No, even empires like Rome did not operate like that. And no empire, including Rome, enjoyed the preponderance of force enjoyed by the United States today.

It is time to consider what would come of Republican victories in 2012. We can be reasonably certain that President Obama will not attack Iran. But a Republican president, like Bush fully backed (one might say owned by) profiteers and oil companies? It is time to be reducing an appeal to war, to making war less an instrument of policy and understand that for war should be a last, not a first resort.

11 responses so far

The Tale of the Weepy Orangeman

Nov 08 2010 Published by under Featured News, Issues, Republican Party

The Orangeman's Two Emotions

What’s up with the weepy Orangeman in the House? You know who I’m talking about: the orange guy with wet eyes. He’s from Ohio I guess, though I haven’t asked to see his birth certificate, and maybe we should. I mean, people aren’t naturally that color, are they?

The Weepy Orangeman. Sounds like a disenchanted college football fan; or maybe a sad Irish Protestant. But no, it’s our very own All-American John Boehner whose name looks more fitting the way you’d think it’s pronounced than the way he pronounces it. And can you blame him? I mean, the guy really is a walking Boehner.

John Boehner (R) Ohio. Yep. Him.  We should get to know the weepy Orangeman better. After all, he is likely going to be the next Speaker of the House to replace Nancy Pelosi (maybe he won’t cry as much now). It will be interesting to see whether he can make himself as unpopular as she. But let’s get to the issues:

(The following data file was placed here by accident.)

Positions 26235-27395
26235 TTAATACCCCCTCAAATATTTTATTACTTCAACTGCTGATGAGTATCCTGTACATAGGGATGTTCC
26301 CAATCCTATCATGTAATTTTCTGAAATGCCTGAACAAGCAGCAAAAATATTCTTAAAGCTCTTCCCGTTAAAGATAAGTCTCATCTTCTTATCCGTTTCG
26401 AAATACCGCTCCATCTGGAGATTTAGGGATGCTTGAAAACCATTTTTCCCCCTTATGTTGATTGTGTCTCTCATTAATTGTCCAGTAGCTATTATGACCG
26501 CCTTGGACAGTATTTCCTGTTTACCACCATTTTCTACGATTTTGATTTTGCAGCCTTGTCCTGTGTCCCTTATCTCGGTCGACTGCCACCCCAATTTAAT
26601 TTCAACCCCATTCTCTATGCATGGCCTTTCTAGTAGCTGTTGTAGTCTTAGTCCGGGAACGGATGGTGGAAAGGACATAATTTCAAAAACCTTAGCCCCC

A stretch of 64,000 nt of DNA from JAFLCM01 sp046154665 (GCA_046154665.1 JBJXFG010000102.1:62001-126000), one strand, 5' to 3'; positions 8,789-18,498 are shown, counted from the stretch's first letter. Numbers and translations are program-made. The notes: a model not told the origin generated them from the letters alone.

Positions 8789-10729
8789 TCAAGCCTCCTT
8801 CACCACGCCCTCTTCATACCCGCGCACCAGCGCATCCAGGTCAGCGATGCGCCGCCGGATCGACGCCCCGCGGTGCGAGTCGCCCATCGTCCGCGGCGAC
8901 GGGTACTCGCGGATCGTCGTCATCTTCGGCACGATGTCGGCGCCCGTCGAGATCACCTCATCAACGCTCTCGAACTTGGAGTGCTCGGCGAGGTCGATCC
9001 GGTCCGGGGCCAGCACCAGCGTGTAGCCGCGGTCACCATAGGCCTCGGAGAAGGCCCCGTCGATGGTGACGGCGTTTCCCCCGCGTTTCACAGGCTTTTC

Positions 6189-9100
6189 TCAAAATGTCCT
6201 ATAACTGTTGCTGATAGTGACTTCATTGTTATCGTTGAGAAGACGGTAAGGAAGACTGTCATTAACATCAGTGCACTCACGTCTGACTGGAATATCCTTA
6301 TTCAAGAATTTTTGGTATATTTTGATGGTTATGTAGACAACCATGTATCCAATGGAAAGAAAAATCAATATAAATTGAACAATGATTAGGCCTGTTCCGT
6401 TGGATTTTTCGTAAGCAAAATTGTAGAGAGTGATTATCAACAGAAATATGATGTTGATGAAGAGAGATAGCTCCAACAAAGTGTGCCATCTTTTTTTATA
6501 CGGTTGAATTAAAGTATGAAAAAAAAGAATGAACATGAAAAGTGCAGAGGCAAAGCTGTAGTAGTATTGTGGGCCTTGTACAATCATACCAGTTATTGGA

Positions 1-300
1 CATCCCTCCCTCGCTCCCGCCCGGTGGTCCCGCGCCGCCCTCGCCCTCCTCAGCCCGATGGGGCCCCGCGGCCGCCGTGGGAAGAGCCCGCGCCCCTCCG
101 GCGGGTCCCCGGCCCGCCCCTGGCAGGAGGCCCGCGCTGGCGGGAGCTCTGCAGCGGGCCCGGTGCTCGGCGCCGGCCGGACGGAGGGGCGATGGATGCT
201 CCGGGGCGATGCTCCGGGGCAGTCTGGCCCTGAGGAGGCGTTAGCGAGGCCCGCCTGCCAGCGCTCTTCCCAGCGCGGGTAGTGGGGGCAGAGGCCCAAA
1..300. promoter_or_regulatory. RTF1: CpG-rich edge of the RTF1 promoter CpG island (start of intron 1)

• Women’s Reproductive Rights:  The Republican Party should maintain full control of a Woman’s body through federal legislation.
  • Budget & Economy:  Stimulus = bad. Government should not spend money! Oh, and I don’t understand any of this economy stuff.
  • Civil Rights: Gays and Lesbians have NO rights. Only heterosexuals are real people.
  • Corporations: He’s a Republican. What do you think?
  • Crime: It should be legal to beat up gays, more death penalties and fewer appeals.
  • Education: No money to schools but lots of prayer.
  • Energy and Oil: More CO2, less renewable energy and drill baby drill!
  • Environment: What environment? (Rated 5% by the LCV, indicating anti-environment votes. (Dec 2003)).
  • Families & Children: This says it all: Rated 91% by the Christian Coalition: a pro-family voting record. (Dec 2003). See any correlation between this and his environmental record? I think you smell what I’m cooking.
  • Foreign Policy:  Doesn’t like democracy for Pakistan, likes nukes in India.
  • Free Trade: Screw you slackers who lost your jobs to globalization. Hates the WTO.
  • Government Reform: Government is too big and too intrusive except when it comes to women’s bodies in which case it can’t be intrusive enough. What goes on in a woman’s body is tantamount to a national security crisis. Government spends too much money. We told you he was a Republican.
  • Gun Control: Sigh. We told you he was a Republican, right? (Rated A by the NRA, indicating a pro-gun rights voting record. (Dec 2003)). Ya happy?
  • Health Care: Tobacco is NOT a drug, children don’t need more insurance and more kids don’t need insurance, and oh by the way, the government is too intrusive but like with women’s bodies we’re afraid we’re going to have to regulate suicides by saying, NO. Picking up a trend here?
  • Homeland Security: Not more federal regulation! Say it ain’t so, Orangeman! (Voted YES on federalizing rules for driver licenses to hinder terrorists. (Feb 2005). I thought we wanted the Feds out of our lives? What’s going on? And more defense spending? What about budget cuts, government spending and all that?